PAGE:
A UK University is offering for licence or technical co-operation an optical fractioning and sorting system which has a specialised light pattern, allowing microfluidic sorting in three dimensions and sorting based on size, shape, density and refractive index. This new system is a non-invasive methodology suitable for biomedical applications e.g. sorting macromolecules, organelles, cells etc.
Optical microfluidic sorting allows biological or other matter to be sorted or fractionated by criteria including size, shape, density and refractive index. The fractionation system comprises means for forming a three dimensional optical lattice that is operable to separate particles that have varied physical characteristics. Preferably, the wells of the optical lattice are interlinked. For example, the wells may be linked in such a manner as to provide deflection greater than or equal to 15 degrees.The technique may have the ability to sort matter from the scale of macro-molecules all the way up to large cells. In addition to the technical advantages of optical sorting and fractionation, the inherent simplicity of the approach could allow the system to be integrated with the existing laboratory equipment currently found in any research laboratory or large hospital Innovative Aspects: The technology provides:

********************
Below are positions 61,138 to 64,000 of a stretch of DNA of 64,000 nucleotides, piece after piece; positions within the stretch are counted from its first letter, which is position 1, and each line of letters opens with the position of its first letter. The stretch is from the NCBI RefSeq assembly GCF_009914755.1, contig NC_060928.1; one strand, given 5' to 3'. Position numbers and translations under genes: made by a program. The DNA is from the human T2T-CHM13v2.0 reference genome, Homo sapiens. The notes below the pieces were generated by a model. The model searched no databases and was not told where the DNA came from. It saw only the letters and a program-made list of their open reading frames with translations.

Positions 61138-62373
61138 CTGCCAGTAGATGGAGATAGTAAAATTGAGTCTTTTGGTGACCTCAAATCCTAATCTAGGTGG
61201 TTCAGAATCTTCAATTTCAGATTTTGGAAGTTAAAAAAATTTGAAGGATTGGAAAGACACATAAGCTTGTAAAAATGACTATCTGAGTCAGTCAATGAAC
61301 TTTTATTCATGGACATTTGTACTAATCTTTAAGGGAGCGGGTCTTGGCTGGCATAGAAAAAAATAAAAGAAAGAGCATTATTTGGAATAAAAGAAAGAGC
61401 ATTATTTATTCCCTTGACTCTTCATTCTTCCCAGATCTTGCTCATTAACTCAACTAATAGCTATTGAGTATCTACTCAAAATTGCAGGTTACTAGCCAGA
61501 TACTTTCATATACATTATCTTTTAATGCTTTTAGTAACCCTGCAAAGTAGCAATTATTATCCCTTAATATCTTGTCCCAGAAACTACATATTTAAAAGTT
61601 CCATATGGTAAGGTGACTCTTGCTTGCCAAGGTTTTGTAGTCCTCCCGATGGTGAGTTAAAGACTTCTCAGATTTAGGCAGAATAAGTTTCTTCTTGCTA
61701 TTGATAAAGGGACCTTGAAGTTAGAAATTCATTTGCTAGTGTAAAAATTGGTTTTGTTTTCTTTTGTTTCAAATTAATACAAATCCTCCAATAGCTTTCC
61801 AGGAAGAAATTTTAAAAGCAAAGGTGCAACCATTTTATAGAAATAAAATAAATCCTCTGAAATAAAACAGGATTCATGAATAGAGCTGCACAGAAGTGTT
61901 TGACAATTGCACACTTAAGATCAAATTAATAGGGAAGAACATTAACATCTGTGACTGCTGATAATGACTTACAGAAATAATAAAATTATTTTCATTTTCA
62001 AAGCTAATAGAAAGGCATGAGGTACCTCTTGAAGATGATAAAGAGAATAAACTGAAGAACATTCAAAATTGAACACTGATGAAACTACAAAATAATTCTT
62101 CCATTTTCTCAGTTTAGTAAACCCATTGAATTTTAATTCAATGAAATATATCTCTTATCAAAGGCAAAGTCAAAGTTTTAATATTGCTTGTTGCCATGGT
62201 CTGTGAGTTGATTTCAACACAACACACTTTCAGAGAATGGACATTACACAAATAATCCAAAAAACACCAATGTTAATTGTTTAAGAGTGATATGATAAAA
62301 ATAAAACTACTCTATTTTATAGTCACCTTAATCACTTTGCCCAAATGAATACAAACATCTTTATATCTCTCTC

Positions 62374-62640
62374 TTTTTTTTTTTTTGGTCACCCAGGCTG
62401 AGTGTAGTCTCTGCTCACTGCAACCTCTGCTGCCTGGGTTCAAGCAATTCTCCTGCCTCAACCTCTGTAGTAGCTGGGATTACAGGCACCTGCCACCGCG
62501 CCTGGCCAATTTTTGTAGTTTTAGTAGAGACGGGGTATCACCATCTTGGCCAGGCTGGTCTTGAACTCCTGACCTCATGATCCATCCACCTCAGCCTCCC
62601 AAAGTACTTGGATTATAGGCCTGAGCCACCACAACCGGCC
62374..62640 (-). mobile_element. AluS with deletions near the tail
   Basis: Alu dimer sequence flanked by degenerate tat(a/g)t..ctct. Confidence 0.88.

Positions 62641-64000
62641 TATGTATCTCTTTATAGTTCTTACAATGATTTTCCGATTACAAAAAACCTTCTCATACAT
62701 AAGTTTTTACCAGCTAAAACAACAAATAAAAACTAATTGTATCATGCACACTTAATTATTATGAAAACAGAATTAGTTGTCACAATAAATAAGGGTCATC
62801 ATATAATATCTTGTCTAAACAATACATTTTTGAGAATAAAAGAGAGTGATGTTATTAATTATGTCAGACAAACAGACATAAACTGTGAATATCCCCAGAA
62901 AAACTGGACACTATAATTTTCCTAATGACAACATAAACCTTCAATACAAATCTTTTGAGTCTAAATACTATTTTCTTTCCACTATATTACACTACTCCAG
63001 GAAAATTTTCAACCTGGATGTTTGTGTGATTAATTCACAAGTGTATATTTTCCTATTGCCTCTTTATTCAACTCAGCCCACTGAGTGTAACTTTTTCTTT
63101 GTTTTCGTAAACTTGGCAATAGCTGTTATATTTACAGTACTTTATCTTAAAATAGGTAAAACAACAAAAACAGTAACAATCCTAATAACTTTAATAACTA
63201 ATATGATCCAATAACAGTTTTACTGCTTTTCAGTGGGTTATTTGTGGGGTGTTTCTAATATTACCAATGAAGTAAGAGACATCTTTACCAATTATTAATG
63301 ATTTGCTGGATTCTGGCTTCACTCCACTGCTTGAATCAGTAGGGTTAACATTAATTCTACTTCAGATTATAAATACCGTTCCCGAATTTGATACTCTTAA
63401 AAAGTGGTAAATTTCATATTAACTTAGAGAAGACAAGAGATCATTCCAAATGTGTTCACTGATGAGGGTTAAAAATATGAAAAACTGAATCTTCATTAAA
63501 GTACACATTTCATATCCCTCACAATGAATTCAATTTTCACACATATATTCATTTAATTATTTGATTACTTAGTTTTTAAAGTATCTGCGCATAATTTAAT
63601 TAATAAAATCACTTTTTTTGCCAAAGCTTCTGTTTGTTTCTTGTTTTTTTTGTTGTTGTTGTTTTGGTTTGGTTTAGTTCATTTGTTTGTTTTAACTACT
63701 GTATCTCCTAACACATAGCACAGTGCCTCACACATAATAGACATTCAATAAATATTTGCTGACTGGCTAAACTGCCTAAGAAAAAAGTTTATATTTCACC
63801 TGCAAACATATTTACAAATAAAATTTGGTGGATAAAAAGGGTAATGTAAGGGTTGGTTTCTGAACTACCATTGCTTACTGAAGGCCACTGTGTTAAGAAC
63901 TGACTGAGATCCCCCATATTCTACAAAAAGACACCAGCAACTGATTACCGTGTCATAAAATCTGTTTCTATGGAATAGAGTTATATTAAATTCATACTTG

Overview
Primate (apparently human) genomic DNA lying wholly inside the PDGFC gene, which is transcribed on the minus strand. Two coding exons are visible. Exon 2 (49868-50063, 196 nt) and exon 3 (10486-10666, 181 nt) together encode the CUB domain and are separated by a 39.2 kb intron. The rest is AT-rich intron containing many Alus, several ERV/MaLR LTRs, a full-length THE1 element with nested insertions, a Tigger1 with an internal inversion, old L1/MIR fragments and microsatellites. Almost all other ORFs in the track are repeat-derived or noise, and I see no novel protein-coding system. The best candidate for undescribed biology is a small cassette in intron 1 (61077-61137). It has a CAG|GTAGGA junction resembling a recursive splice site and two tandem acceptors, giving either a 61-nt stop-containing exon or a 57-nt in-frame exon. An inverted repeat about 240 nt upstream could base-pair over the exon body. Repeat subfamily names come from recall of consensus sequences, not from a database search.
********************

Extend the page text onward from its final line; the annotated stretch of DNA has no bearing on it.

? Specialised light pattern
? Microfluidic sorting in three dimensions
? Sorting based on size, shape, density and refractive index
? Non-invasive methodology suitable for biomedical applications e.g. sorting macromolecules, organelles, cells etc.
Classical methods of fractionating and sorting from biological samples rely on shape, density, charge, tagged-marker selection and many other criteria. Equipment employed includes centrifugation, electrophoresis, liquid and solid chromatography, and fluorescent and other labelled sorting. These techniques often require pre-treatment of biological material, or derive an altered product. A non-invasive technique for the sorting, separation and analysis of biological matter that maintains the ?natural? state of the material would provide key insights to researchers in biomedicine. A technology that provides this functionality and allows integration and miniaturisation into microanalysis systems, often called ?lab-on-chip?, would be of immense benefit. Such an approach would give many advances, from the ability to work with very small volumes of analyte, to the ability to mass-produce devices such that they are available to a wider range of end-users.
|Collaboration Wanted: License Agreement|
|Ref: 05 GB SCTI 0D3E Source: United_kingdom Last Updated: 19 Dec 2006|